If you traveled the Riviera Maya during your last vacation, you may have mistaken Felix Oswald for hundreds of tourists in his thirties in Tulum.
This man is, after all, a human being who likes to watch many of the Netflix series, such as German Kitz—a drama that deals with the upper class of that nationality—that he ate during his stay in the national Caribbean.
But he’s not just any character. He has just received 300 million euros for GoStudent, which he founded in 2016, and a good portion of that money should fuel his business in Mexico. But why here? First you have to explain money.
As a solution to the economic crisis caused by the pandemic, European governments and the US Federal Reserve bombarded their economies with money.
Much of this went into the accounts of large investment groups. Now pressured to increase the size of that capital, they bet on where they could turn things around more dramatically and therefore obtain funding.
One of the most active is Japanese SoftBank, through its Vision Fund 2. The latter is one of the company’s new partners that offers personalized online classes to primary and secondary school children.
Others that complement GoStudent’s most recent contributions are Tencent, Dragoneer, Left Lane Capital and Coatue.
I asked Oswald about this feeling of receiving 300 million euros. It seems like?
“A huge responsibility for the investors, for the employees, for the teachers. It’s honestly a challenge. How do you spend it properly? You have to prioritize and it is a big responsibility”, said the young businessman.
Then there is the matter of getting into the field. Gostudent is already worth 3 billion euros (70 billion pesos) and has yet to “eat” the European market where it comes from. Nor is it going to Asia, where economies are growing faster and can earn more. What is the reason for coming to this continent?
An important part is in terms of educational quality, Oswald explained to me.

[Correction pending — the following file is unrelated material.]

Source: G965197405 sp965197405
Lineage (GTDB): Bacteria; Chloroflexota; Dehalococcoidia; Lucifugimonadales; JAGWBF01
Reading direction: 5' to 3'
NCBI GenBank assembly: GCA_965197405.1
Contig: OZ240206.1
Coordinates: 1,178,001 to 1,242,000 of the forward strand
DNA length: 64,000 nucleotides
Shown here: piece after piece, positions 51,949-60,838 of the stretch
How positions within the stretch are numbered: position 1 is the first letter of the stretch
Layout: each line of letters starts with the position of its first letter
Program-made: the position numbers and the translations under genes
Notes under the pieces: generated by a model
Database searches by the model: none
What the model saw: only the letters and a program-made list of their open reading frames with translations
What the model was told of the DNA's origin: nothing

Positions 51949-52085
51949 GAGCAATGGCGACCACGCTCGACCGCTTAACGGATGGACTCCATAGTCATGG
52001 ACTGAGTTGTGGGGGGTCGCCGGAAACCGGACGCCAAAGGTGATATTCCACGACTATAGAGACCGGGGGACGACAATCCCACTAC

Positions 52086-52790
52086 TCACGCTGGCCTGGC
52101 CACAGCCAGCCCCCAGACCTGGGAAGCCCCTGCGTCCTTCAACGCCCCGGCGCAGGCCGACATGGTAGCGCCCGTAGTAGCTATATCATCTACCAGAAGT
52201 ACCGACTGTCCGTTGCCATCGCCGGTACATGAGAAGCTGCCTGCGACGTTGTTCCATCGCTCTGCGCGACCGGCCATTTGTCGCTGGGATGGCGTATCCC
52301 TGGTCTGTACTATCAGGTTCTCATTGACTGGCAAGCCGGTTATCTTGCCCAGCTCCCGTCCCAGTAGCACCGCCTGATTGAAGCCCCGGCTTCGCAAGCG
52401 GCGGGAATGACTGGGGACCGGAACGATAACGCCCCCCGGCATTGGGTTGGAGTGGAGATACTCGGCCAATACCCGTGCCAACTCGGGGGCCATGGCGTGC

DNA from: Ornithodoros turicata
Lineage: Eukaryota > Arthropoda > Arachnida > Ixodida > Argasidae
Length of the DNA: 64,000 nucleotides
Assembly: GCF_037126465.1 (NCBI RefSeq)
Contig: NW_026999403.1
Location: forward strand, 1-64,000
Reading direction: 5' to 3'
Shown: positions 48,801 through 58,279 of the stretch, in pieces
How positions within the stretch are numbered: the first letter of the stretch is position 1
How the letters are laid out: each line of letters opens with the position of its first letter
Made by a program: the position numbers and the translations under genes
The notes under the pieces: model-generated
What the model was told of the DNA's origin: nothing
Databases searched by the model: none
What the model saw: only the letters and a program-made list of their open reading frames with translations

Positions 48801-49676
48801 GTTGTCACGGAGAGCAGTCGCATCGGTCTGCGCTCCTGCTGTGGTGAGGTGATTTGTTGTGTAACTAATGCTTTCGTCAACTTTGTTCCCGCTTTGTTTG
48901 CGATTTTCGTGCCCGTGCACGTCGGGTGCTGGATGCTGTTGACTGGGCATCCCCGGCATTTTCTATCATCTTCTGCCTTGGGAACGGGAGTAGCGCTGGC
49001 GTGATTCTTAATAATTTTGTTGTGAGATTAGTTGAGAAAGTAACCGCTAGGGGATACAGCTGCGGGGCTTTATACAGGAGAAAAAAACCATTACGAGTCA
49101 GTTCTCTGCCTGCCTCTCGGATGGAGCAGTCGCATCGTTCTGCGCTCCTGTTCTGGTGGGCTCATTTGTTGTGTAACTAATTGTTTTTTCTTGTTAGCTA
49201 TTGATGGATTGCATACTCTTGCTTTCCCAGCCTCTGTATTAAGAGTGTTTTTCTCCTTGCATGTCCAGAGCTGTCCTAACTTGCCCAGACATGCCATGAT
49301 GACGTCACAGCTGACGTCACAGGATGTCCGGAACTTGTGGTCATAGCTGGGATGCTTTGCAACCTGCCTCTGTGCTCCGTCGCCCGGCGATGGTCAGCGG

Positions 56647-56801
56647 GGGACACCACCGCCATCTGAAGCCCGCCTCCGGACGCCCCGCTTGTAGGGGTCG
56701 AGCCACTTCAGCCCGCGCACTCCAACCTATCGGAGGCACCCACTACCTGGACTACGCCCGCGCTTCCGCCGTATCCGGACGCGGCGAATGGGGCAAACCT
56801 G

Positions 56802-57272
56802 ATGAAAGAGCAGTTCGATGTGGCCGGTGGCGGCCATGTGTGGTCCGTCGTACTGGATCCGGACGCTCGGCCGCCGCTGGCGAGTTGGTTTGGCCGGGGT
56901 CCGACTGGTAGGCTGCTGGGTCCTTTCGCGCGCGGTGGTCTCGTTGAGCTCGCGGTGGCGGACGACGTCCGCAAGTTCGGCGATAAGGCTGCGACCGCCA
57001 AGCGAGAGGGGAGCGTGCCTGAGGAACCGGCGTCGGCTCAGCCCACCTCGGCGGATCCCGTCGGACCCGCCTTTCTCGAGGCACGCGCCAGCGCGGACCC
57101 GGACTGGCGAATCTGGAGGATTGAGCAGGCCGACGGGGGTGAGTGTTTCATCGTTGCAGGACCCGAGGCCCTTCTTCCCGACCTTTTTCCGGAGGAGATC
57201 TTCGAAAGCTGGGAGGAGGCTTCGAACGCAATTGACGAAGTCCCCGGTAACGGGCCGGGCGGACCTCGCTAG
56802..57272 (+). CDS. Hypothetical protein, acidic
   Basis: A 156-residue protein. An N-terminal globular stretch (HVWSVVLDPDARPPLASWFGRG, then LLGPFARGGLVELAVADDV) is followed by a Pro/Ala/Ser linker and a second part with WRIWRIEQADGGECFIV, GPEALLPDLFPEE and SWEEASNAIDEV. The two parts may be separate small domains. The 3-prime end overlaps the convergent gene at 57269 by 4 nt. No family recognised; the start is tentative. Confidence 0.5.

In Scandinavian countries, teachers must be highly qualified to get positions, so their standards are high, they earn well and parents do not look outside schools to prepare their children. Something similar happens in countries like South Korea, where the training system is efficient.
There are exceptions in Latin America, such as the Crera region in Brazil, the GoStudent founder explained. There teachers get additional bonuses and training when their students perform well. Its success led to a legislative reform to strengthen the New Fundamental Fund for Educational Development (Fundab in Portuguese) and to increase its resources from the equivalent of $350 million in 2021 to $786 million in 2026, the World Bank warned. .
But in countries like Mexico, the prevailing interest of parents is to supplement the education their children receive, or in some cases, replace it entirely through “homeschooling”.
GoStudent promises to help children master general subjects, but also specific subjects, such as math or English, and a new generation of knowledge, such as programming.
It charges around 300 pesos per hour, so unlike Europe – where its customers are relatively low-income – its market in Mexico is medium- or upper-middle-income.
Its artificial intelligence system identifies the best teacher for each student from a portfolio of 15,000. In Mexico they hire people who can pass three tests: academic, knowledge and second their legal context.
Carlos, one of the people hired, is an engineer with a master’s degree in neuroscience and psychology who offers classes on the platform. For six months he works when he decides, 30 hours a week, and earns about 20 thousand pesos a month. He says that he is happy.
At the rate they’re going, says Oswald, they should reach equilibrium in the business within a maximum period of one year. It depends on choosing a lot of people like Carlos.